Pros: The Isosceles Stance is a simple stance and it is easy to get into under stress. It is a comfortable and natural position for many shooters. The positioning of the body facing the target, the extended arms, and the foot placement seem to have a positive effect on accuracy.
Cons: The predominant problem with the Isosceles Stance is that while it has side-to-side stability it lacks front-to-rear balance due to the positioning of the feet aligned with each other left to right.
The Weaver Stance was the first two-hand stance to see widespread use. It was developed by Los Angeles County Deputy Sheriff Jack Weaver for combat-style matches. This stance is an aggressive, “boxer-type” stance.
To assume this stance you place your non-shooting side foot 8 to 10 inches in front with the toes pointing toward the target. The strong-side foot is canted 45 degrees outward.
You use a two-handed grip. The strong-side arm is not fully extended. There is a slight bend in the elbow which is angled slightly outward away from the body. The support arm elbow is bent downward at a 45-degree angle. The support hand pulls the gun toward you while your strong-side hand pushes the gun forward. This muscular tension creates a very rigid grip on the gun.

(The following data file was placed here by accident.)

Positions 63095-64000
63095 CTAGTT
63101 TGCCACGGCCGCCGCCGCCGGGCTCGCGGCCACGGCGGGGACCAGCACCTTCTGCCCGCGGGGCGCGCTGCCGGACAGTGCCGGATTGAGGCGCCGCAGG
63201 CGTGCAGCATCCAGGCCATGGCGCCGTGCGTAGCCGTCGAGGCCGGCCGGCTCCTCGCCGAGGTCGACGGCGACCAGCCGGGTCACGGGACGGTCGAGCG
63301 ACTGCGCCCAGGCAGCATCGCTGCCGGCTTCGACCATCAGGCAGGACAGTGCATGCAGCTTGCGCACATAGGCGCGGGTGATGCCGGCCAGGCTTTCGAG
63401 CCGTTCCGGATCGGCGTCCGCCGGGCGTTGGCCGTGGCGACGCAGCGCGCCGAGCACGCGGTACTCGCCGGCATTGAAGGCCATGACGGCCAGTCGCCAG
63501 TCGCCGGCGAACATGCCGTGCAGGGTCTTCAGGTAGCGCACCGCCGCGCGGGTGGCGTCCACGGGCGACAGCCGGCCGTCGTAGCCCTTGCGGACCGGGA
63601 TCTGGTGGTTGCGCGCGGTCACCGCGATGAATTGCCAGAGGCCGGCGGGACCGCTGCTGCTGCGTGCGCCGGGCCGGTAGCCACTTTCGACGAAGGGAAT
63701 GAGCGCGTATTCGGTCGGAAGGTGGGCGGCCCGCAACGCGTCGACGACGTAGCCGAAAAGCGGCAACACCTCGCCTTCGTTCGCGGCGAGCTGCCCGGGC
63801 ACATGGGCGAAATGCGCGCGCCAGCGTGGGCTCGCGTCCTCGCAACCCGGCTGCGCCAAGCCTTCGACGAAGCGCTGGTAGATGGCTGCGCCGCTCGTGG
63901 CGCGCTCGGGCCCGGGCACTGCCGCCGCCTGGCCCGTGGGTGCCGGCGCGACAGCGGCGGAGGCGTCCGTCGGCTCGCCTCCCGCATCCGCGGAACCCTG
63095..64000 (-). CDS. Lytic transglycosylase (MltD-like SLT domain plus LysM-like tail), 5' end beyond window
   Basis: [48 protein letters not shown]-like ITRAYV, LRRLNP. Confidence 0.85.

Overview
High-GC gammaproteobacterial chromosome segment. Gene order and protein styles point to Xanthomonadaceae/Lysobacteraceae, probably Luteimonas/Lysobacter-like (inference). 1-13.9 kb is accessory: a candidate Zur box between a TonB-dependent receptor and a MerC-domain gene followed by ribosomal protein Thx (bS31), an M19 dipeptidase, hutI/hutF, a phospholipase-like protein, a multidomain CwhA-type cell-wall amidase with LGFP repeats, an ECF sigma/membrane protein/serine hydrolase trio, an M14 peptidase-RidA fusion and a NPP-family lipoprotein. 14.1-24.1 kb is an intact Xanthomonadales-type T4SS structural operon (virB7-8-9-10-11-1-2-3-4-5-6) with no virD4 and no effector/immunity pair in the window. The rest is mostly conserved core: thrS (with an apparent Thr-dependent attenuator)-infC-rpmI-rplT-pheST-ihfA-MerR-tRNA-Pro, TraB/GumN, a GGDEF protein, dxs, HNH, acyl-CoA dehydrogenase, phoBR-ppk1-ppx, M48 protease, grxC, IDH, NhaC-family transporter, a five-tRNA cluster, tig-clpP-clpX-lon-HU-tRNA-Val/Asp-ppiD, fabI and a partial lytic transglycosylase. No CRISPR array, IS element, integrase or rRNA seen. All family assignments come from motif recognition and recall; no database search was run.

Pros: The most significant benefit of this stance is the “push-pull” grip because it is an effective technique for controlling recoil and weapon control.
Cons: A major problem with the stance that by blading the body the armpit area is left exposed which creates a direct pathway to your heart. Another problem with the Weaver Stance is that is not easy to move quickly. Additionally, after-action studies of shootings document that the majority of shooters using the Weaver Stance reverted to the Isosceles Stance during the shooting event.
The Chapman Stance
The Chapman Stance is a modified Weaver Stance. The support-side foot is not placed as far forward as with the traditional Weaver Stance. The support-side shoulder also doesn’t dip and drive forward toward the target.
When in the Chapman stance the strong-side arm is fully extended and locked, which is not the case with the traditional Weaver Stance. The grip used with the Chapman is essentially the same as the push-pull grip used with the Weaver.
Some shooters believe that the fully extended and locked strong arm creates a more stable shooting position as the shooter drops his or her cheek to contact the bicep, which is similar to shooting a rifle.